The Early Days of a Better Nation

Friday, May 09, 2008

Wonders of the market

Donald MacKenzie muses on end-of-the-world trades:
Last November, I spent several days in the skyscrapers of Canary Wharf, in banks’ headquarters in the City and in the pale wood and glass of a hedge fund’s St James’s office trying to understand the credit crisis that had erupted over the previous four months. I became intrigued by an oddity that I came to think of as the end-of-the-world trade. The trade is the purchase of insurance against what would in effect be the failure of the modern capitalist system. It would take a cataclysm – around a third of the leading investment-grade corporations in Europe or half those in North America going bankrupt and defaulting on their debt – for the insurance to be paid out.

I asked one investment banker what might cause half of North America’s top corporations to default. No ordinary economic recession or natural disaster short of an asteroid strike could do it: no hurricane, for example, and not even ‘the big one’, a catastrophic earthquake devastating California. All he could think of was ‘a revolutionary Marxist government in Washington’. That’s not a likely scenario, yet the cost of insuring against it had shot up ten-fold. Normally one can buy $10 million of end-of-the-world insurance for between two and three thousand dollars a year. By early last November, the prices quoted were between twenty and thirty thousand, and even then it was difficult to buy in quantity – at least, said the banker, ‘not from anyone you trusted’.

You can insure against the revolution? Who knew? The rest of the article is less intriguing, though if you've always wanted to know what a ‘single-factor Gaussian copula’ is, here's your chance.


I'd pay money to see you and David Brin throw down... he needs knocking down a couple of pegs. Just yesterday, he insisted "Capitalism is good." and that Dick Cheyney is really in line with the political left.

Sadly, he seems much happier debating Stalin-- the dead don't fight back very hard.

I can't see how anybody could expect to get a payout on that sort of insurance. Because it seems to depend on the people backing the insurance not being losers in the crash.

I was just thinking the same thing, Dave.

More importantly, it depends on the currency still being worth something after the crash; if the world is ending, the last thing you want is a bunch of rag-paper you can't do anything with. What you really want is canned goods, firewood, bullets, gasoline and a well-boarded up house.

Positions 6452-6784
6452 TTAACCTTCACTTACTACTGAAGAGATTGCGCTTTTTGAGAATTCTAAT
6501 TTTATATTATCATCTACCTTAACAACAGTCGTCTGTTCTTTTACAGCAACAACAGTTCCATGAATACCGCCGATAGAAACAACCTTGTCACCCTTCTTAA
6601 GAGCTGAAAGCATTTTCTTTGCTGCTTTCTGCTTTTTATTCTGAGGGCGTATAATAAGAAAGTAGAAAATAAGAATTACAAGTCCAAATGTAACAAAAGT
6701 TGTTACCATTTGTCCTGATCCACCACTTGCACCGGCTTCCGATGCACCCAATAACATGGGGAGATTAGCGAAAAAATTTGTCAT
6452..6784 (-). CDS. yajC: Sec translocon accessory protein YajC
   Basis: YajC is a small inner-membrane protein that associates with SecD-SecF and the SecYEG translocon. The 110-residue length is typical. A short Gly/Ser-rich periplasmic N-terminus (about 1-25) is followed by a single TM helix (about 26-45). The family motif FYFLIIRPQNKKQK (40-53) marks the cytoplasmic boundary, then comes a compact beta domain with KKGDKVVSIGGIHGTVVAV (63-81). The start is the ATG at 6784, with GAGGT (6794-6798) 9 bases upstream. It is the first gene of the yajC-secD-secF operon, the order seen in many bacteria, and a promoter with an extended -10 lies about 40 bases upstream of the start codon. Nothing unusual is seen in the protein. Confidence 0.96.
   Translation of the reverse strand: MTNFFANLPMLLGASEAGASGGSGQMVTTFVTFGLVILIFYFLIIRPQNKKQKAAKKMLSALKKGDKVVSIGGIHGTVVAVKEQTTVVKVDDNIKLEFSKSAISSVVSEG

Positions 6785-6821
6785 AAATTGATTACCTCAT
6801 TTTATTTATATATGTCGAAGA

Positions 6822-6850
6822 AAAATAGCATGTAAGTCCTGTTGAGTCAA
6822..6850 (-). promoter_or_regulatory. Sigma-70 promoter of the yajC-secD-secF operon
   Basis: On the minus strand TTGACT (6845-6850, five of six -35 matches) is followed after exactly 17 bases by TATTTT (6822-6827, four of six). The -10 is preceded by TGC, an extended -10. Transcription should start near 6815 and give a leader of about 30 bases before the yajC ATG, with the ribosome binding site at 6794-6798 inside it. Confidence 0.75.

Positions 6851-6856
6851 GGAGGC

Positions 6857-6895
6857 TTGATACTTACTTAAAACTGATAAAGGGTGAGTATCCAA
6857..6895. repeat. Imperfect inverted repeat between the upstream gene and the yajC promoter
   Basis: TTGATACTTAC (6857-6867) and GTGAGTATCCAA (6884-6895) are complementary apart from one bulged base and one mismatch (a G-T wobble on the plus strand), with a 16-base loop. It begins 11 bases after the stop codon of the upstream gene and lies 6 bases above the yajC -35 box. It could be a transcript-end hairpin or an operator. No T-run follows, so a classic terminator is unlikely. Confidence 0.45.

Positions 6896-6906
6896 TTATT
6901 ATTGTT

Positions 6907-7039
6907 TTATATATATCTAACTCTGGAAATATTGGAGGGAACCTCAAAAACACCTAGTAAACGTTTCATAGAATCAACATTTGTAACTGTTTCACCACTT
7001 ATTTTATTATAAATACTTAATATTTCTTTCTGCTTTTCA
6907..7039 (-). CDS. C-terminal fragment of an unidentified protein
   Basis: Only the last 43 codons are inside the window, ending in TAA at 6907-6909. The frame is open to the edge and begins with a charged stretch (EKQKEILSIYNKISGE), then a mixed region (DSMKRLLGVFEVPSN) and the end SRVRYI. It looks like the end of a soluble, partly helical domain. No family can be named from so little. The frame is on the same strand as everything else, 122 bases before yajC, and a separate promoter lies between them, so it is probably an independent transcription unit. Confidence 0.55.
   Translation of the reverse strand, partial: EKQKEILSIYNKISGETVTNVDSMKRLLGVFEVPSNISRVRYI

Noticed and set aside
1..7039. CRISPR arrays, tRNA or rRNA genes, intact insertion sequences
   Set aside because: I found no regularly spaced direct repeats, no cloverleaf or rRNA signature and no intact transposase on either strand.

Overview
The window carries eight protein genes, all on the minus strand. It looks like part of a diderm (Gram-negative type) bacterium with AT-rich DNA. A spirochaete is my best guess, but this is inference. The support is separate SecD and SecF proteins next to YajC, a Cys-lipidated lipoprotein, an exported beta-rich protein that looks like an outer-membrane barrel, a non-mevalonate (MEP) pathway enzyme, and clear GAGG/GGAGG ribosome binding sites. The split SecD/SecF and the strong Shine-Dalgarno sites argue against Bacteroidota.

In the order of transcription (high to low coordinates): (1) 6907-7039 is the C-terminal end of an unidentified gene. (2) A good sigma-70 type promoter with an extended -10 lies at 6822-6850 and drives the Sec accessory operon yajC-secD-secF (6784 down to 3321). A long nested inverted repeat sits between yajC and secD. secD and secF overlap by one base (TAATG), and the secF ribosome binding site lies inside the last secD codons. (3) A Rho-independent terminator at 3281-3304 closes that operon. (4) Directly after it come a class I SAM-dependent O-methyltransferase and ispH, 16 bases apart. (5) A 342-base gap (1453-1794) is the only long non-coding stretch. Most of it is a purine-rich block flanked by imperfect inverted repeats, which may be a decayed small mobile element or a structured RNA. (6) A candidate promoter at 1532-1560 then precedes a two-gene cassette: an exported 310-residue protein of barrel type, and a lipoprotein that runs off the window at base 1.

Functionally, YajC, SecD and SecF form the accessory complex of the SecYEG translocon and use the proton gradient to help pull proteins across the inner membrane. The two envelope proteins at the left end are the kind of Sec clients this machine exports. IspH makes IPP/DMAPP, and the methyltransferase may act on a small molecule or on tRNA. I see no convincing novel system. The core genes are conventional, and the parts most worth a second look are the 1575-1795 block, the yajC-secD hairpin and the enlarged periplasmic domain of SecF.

Money's useless after the apocalypse.

I wonder if the hypothetical mega-eruption of Yellowstone would be big enough to produce mass defaults on that scale?

To be fair, if you read the article one point he makes is that a thriving market for "end of the world insurance" is a sign that the market in financial instruments is getting horribly out of whack. Nobody really expects a red revolution in America, and if they did they wouldn't expect to be able to collect on the insurance - so the market for policies that would only pay out in those conditions should clear very quickly indeed.

ACtually Steven, what I would want (depending on the grade of the apocalypse) is a functioning social system such that we can keep essential services going, and quickly hand out ration cards etc, then see about growing our own food, sending out barter parties to foreign countries, etc.

Of course if we have WW3, hardly anyone will be around to do anything like that, but for the lesser disasters like global financial meltdown, there is no reason at all to need or want to hole up in your house with tins of food and fuel. In fact, given the complex interdependencies of modern life, it is better if we co-operate.

Sorry, its a bit of a lecture, but something I've been thinking about recently.

Who on earth would buy this? There has to be something that's being left out, this can't be as crazy as it seems.

I've worked in insurance - not the esoteric reinsurance end, I admit - and this sounds remarkably like an urban myth or crossed wires to me.

Every single normal policy - check your car or home insurance - is void for things that happen during a war or revolution.

What you can get are export bonds and things - but these are for countries with a history of instability or suddenly nationalising stuff.

Some insurance company will probably take your money off you if you really want to protect against the US suddenly going all Mugabe on foreign assets, but ... well, personally I'd get Flying Saucer Collision insurance first.

No, as far as I can see from the rest of the (very technical) article, it's a genuine trade, but it's not really an insurance against the American socialist revolution! The banker quoted was being facetious and I was being mischievous.

Guthrie, I was thinking more about your traditional "everyone for themselves" type of apocalypse, but I understand what you're saying.

Unfortunately, I lived through the 1998 Ice Storm in Québec and with the Province's economy still in semi-working order there was STILL rampant looting and general social disarray - although authorities did manage to keep things from going completely to hell. They eventually called in the damned army.

That and I've tried to fight my way out of a couple of riots.

If that's even a fraction of what might happen during an "end-of-the-world" scenario... Well you get my meaning.

The situation in natural disasters like Katrina and the tsunami seems to be that most people very quickly organise into large, coherent, socially-inclusive groups where the weak are protected - indeed protecting the weak becomes a core goal - and people use all their skills for the common good ... then three seconds after the immediate danger is over, that all collapses and everyone goes back to being a selfish racist dog eat dog fuck.

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